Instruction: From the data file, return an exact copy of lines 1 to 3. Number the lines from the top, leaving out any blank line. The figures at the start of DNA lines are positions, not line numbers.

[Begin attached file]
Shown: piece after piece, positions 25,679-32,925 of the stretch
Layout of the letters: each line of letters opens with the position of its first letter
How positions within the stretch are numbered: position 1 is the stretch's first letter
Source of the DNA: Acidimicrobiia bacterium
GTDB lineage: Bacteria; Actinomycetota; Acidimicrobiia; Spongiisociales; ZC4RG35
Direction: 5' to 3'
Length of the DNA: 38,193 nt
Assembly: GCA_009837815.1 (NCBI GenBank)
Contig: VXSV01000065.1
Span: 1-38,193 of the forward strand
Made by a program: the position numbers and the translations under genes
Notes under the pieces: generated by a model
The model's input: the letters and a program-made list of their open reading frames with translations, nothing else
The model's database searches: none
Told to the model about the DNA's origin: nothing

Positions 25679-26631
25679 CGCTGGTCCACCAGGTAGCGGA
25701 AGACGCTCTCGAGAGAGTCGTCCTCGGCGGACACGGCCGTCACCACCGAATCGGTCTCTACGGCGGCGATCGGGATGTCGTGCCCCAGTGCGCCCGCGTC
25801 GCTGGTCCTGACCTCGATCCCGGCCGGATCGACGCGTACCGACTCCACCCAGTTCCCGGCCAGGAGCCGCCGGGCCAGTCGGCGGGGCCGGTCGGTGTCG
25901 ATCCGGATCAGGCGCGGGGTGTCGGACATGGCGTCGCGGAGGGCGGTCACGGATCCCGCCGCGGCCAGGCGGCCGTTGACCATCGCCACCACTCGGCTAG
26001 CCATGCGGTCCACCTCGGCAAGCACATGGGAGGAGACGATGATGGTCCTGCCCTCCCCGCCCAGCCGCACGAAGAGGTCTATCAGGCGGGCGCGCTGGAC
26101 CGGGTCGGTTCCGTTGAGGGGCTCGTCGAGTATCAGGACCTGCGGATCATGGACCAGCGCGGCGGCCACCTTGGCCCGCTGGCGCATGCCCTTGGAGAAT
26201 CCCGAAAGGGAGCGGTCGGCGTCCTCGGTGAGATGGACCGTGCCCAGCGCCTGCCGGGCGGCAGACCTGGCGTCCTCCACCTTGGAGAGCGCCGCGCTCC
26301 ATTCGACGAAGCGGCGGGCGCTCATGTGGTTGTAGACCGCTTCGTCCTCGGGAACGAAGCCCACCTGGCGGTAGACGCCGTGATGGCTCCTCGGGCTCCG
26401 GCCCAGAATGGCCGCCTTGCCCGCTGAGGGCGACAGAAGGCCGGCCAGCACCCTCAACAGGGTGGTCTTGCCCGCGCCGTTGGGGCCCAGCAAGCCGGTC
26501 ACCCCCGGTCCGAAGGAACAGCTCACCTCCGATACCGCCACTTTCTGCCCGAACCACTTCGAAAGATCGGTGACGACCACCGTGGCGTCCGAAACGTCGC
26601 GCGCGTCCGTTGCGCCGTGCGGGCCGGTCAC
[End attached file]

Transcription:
Shown: piece after piece, positions 25,679-32,925 of the stretch
Layout of the letters: each line of letters opens with the position of its first letter
How positions within the stretch are numbered: position 1 is the stretch's first letter